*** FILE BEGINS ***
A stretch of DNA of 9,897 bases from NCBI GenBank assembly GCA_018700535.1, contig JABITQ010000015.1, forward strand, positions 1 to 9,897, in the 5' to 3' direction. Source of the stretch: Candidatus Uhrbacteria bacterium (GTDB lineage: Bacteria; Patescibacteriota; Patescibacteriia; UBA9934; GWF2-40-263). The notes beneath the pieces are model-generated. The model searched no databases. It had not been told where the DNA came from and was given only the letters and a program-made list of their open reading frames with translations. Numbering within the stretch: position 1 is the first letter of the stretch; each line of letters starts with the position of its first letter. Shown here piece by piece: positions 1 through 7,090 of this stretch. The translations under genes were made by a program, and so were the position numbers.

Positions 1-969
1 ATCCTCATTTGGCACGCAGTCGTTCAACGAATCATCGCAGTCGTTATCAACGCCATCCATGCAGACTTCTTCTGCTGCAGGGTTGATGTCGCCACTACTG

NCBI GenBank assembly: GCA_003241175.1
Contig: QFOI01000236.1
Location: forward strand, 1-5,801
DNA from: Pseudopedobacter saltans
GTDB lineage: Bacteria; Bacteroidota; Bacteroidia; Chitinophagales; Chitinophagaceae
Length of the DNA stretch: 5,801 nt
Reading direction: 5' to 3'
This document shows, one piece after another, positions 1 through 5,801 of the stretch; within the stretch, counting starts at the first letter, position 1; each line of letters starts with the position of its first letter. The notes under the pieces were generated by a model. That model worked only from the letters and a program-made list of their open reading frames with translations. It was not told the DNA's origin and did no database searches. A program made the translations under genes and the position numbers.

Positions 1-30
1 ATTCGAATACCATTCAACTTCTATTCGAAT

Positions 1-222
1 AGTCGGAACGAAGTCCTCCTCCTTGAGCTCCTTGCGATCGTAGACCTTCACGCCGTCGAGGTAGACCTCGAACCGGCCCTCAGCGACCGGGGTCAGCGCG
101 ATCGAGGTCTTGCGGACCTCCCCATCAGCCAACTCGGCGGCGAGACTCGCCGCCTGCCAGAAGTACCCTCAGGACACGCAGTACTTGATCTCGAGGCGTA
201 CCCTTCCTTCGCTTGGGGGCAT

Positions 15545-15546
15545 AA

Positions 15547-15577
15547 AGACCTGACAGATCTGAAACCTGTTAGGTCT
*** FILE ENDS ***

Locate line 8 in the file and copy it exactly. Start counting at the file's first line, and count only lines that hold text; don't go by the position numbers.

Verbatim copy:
GTDB lineage: Bacteria; Bacteroidota; Bacteroidia; Chitinophagales; Chitinophagaceae